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Josh's Wine List - Issue #18

As you read this I'll be out on the road, recording interviews for my forthcoming podcast on English
Josh's Wine List
Josh's Wine List - Issue #18
By Josh's Wine List • Issue #18 • View online
As you read this I’ll be out on the road, recording interviews for my forthcoming podcast on English wine. I’ve met some incredible people so far and can’t wait to share the podcast properly. Expect it mid-October.
Harvest has begun for some vineyards in England. The heatwave this year prompted the hottest summer since 1976 (or many years further back depending on how you measure). Plus, we’ve got infinitely better winemaking capacity than we did years ago. All in all, this should be a very good vintage for English wine indeed.
Trying to get any winemaker to say so though is a different matter: superstition is strong with this lot.

There’s a few picks I’ve had from Waitrose recently that are worth scouting out. As a supermarket, they do a lot for supporting English wine. The stores near to wine producing vineyards might stock the local wine, which then also gets added to their website online. A few of the bigger London stores usually have a wider selection too (like the flagship John Lewis store on Oxford Street).
Stopham Estate’s Pinot Blanc is an interesting white at £15. I’m always amazed to find tropical fruits in English wines, but they feel in abundance here. It’s still a cool climate white, though, so drinking with food is advised to combat the acidity.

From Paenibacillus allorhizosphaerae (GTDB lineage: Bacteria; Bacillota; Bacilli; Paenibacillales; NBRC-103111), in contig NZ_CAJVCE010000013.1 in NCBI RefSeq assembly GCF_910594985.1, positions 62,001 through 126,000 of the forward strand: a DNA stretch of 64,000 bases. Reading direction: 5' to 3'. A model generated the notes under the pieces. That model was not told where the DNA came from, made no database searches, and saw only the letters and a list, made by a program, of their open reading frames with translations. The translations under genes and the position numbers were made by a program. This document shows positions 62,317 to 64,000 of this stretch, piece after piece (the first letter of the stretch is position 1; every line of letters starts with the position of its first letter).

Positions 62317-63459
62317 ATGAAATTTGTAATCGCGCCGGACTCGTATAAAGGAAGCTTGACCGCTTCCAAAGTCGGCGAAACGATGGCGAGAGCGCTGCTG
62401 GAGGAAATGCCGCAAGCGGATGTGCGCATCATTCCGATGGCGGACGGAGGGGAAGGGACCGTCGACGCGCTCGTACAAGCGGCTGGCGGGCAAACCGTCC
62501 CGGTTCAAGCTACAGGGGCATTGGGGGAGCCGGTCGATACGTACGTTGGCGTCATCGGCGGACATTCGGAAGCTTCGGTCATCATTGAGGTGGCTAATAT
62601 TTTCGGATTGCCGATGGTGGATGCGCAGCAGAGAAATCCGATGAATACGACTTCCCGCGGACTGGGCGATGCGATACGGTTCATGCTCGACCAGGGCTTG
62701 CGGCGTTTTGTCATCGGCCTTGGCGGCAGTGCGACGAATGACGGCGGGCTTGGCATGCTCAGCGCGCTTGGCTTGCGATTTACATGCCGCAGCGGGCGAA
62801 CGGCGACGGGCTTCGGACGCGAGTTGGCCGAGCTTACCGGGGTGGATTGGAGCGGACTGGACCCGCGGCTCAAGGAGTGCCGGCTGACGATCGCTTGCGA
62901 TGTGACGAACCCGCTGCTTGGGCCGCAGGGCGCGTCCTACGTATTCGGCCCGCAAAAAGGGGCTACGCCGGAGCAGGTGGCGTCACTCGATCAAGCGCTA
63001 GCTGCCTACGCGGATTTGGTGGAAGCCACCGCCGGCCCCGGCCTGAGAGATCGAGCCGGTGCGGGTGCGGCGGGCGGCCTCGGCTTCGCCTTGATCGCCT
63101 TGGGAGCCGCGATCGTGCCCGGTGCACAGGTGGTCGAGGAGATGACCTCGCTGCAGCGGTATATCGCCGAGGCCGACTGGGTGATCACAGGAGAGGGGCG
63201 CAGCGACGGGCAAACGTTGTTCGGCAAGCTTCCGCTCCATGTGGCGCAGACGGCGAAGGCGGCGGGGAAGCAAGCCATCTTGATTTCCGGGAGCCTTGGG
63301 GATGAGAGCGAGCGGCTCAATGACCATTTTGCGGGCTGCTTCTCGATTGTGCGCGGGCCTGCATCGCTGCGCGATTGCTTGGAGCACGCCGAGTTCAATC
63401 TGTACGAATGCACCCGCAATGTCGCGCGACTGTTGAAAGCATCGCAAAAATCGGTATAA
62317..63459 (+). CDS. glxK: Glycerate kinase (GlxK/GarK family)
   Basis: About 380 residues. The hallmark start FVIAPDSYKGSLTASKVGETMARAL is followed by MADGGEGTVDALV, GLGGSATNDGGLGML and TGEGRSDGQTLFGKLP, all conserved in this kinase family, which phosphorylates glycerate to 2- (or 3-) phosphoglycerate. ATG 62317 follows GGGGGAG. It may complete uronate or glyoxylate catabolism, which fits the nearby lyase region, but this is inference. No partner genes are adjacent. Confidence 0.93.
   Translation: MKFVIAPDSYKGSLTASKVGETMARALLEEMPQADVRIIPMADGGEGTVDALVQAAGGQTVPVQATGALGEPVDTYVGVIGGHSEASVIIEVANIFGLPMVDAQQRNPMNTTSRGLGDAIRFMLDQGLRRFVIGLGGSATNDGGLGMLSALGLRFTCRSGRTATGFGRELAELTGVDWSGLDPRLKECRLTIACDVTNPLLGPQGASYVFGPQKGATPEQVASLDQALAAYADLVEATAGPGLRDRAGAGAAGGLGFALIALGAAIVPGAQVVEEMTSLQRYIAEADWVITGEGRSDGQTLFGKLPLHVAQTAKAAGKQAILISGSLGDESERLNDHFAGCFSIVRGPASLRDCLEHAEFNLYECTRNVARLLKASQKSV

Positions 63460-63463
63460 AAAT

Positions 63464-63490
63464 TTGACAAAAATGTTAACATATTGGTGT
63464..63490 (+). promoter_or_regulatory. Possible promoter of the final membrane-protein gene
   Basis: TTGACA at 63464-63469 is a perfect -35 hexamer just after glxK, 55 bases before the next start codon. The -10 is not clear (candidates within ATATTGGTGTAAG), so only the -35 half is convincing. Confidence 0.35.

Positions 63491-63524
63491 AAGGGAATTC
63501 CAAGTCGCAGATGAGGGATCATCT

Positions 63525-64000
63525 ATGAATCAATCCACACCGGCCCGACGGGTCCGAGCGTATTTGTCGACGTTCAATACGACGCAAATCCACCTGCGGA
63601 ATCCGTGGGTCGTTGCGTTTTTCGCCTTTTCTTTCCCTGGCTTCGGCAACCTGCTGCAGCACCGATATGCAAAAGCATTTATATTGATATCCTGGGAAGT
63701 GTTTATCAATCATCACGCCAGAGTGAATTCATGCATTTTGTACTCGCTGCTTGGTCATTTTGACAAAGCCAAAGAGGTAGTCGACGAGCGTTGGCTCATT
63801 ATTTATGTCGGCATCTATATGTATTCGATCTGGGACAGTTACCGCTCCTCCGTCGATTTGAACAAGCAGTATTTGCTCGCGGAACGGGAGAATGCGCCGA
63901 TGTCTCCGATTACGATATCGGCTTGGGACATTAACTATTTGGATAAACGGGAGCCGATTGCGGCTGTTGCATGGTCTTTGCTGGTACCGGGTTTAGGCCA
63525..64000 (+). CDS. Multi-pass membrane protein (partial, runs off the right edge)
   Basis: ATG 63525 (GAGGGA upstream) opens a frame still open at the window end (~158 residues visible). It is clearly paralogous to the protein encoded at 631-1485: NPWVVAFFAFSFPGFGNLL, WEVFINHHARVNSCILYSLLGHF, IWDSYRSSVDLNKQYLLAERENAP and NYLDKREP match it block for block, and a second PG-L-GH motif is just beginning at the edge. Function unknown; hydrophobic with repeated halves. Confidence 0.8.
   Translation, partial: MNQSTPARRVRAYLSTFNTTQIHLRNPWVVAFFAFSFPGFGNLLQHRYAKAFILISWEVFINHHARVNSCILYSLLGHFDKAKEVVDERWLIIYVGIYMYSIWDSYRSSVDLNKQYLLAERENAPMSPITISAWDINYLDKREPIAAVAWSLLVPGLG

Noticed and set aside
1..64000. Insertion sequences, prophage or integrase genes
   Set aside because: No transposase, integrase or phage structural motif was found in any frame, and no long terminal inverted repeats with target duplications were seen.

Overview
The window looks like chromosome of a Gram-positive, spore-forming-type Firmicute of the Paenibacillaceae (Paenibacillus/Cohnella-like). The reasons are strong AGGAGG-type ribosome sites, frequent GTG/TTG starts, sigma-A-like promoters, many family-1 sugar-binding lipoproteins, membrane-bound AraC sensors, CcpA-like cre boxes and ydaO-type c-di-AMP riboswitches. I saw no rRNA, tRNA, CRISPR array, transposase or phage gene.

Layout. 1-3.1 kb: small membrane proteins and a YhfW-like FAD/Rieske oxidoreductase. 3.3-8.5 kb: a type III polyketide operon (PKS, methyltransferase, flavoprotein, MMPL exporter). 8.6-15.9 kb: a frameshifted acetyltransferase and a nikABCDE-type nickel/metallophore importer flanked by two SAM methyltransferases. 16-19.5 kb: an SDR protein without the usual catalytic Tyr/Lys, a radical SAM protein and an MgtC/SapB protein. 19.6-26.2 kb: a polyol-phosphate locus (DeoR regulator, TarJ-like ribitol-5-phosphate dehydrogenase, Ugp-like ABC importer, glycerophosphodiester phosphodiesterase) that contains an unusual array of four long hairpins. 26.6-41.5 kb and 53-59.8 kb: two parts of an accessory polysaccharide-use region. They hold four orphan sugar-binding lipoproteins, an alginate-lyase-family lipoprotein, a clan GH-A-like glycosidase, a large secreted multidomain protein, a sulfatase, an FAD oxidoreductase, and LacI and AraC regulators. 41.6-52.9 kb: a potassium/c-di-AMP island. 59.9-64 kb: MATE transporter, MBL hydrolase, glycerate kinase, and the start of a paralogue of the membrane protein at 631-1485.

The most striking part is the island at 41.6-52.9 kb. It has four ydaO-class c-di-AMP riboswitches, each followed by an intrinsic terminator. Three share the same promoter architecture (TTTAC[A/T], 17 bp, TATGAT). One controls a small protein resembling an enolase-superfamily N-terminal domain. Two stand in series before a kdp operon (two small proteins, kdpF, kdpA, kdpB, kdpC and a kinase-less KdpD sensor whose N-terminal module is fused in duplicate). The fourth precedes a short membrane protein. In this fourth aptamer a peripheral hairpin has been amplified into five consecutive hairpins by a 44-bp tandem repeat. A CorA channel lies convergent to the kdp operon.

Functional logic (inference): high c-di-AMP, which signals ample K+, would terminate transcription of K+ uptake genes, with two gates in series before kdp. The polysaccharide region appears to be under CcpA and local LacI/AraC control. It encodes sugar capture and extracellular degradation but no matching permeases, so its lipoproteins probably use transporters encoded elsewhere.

The Morgon la Chanaise, is a great supermarket display of Beaujolais Cru. It’s far earthier and richer than most Beaujolais you might be used to. I managed to snap it up on offer for about £11, which if you can do the same, I’d highly recommend.
How to order wine in a restaurant, part three: the tasting ritual
This tradition stems from a time when many more bottles of wine were off than they are today. Now, bottling is better, and many bottles are screwtops, which gets rid of many risks of the infamous cork taint.
So why do we still do it?
Part of it is ritual. Rationalist amongst you may see this as pointless, but ritual and tradition are huge contributors to our pleasure of wine, so shouldn’t be discounted.
For me, there’s three primary, rational reasons for the process.
First: check the bottle. Make sure it is what you ordered. Make sure the vintage and producer line up. You might see a more expensive wine or likewise cheaper than you wanted.
Second: check the wine’s temperature. Red wine should not be served at a summer’s room temperature. They should be cooler than that. Touch the bottle. Or check the temperature in your mouth. Red wine that is too hot will taste more alcoholic and flatter.
Third: check if it’s off. The key here is sniff once before swirling. Swirling brings out a lot of wine’s more pleasant aromas. A quick sniff, pre-swirl will show you the off ones predominantly. If it smells of cardboard, mould, or vinegar, there’s potentially a problem.
If there is a problem, raise it. Ask “is it supposed to be like that, it seems a bit vinegary/fizzy/cardboardy.” Some wines, especially given natural wine’s growth have imperfections to them.
It’s a huge ritual, and for 99% of wine, it’s going to be fine, but run through this quick checklist if you want to look for something.
Noble rot
Certain weather conditions lead to funghi growing on grapes, one of which is called botrytis. Typically, this wouldn’t seem like a good thing, except that the effect this has on some grapes can lead to delicious sweet wines, such as Sauternes or Tokaji.
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